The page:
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A 28,000-year-old lion cub mummy was discovered in Siberia — though it looks like it could have perished just yesterday.
Nicknamed Sparta, the cat’s golden fur covers a fully intact body with nary a wound or lesion, with eyes shut and claws still sharp, CNN reported.
The study of Sparta was led by Russian researchers Gennady Boeskorov and Alexey Tikhonov, whose report was just published earlier this month in the journal Quaternary, after the female cub’s discovery in 2017 by mammoth tusk hunters near eastern Russia’s Semyuelyakh River.
Findings on Boris, a male cub found approximately 50 feet from Sparta in 2018, were also included in their current study.
Originally presumed to be related, radio-carbon dating later revealed that the two cubs, both between 1 and 2 months old when they died, arrived at their shared final resting place on vastly different timelines. Boris, they found, is approximately 43,000 years old.
But the spotlight is on Sparta.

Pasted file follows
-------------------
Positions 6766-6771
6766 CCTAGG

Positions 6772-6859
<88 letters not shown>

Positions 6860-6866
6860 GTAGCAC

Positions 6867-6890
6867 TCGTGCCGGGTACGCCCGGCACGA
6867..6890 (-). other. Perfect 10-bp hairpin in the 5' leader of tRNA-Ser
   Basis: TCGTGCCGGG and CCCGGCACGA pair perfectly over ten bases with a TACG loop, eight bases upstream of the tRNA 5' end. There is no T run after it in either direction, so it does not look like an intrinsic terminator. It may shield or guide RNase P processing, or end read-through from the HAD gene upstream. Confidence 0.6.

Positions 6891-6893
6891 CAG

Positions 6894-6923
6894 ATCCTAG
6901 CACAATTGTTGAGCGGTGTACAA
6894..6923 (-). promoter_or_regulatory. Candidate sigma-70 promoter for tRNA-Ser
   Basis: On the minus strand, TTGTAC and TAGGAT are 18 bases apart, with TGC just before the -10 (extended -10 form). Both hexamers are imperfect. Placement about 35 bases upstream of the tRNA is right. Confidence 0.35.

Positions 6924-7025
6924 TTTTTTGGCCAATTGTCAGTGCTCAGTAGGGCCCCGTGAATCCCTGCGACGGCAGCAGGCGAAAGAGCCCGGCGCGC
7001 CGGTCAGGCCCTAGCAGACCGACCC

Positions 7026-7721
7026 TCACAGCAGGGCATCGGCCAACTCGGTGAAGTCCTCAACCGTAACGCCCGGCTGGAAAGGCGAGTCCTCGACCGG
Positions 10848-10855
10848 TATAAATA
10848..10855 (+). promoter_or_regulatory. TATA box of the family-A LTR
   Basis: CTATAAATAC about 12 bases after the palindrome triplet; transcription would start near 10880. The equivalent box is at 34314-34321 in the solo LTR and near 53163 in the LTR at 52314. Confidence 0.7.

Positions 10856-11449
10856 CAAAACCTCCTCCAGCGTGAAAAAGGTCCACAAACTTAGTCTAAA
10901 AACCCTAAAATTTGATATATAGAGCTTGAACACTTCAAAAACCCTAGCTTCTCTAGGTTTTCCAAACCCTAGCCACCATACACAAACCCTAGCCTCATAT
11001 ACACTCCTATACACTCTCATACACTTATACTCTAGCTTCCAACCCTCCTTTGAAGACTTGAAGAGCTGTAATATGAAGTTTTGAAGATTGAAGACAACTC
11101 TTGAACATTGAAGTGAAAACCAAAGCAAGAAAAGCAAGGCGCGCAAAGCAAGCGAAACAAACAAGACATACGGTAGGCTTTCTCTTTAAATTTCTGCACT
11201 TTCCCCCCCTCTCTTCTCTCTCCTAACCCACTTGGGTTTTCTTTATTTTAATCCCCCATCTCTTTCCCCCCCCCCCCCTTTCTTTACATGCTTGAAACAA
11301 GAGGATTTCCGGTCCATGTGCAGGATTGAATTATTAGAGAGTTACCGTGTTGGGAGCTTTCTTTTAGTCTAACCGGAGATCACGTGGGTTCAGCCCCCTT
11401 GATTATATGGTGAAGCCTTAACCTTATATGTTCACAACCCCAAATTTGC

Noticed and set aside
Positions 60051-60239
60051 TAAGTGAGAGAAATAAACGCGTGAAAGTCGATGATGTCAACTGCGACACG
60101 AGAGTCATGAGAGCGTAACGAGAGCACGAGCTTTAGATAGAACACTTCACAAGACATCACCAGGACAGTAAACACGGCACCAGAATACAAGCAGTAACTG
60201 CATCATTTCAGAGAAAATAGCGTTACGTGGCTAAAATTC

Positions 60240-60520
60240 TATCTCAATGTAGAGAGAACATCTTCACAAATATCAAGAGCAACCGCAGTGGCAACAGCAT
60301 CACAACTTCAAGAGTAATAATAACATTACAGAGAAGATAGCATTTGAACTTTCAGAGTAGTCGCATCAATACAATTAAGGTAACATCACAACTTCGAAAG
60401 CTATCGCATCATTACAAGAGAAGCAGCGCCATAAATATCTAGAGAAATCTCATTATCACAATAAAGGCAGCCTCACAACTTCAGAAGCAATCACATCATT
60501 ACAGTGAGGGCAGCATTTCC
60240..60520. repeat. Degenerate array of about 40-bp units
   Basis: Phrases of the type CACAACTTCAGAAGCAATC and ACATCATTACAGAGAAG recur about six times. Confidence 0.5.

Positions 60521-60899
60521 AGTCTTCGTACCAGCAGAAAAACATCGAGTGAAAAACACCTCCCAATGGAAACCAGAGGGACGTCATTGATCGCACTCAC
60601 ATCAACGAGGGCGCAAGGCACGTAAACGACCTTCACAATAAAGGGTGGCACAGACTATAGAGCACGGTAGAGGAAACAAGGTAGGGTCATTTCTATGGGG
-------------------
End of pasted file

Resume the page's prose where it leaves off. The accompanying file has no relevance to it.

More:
“Sparta is probably the best-preserved Ice Age animal ever found and is more or less undamaged apart from the fur being a bit ruffled. She even had the whiskers preserved. Boris is a bit more damaged, but still pretty good,” said Swedish researcher Love Dalén, of the Center for Palaeogenetics in Stockholm, who co-authored the international study.
Neither Sparta nor Boris are thought to have been killed by a predator. However, various skeletal damage was noted in computed tomography scans. Dalén told CNN, “Given their preservation, they must have been buried very quickly. So maybe they died in a mudslide, or fell into a crack in the permafrost.”
The two cubs represent an ancient species called cave lions that roamed the harsh tundras of the Northern Hemisphere during the Ice Age. Known to grow slightly larger than today’s African lion, little is known about how these big cats survived such an extreme habitat.
Sparta’s discovery was predated by the news of Dogor, an 18,000-year-old canine puppy also from the Yakutsk region in Siberia, whose remains were similarly intact and well-preserved. But despite its pristine mummification its true identity has continued to elude scientists: Is it a wolf or a dog?
Dalén predicts more discoveries like this will be made in the near future, pointing to climate change as well as “increased demand for mammoth ivory” as the source.
“There are definitely more finds being made these days,” said Dalén.
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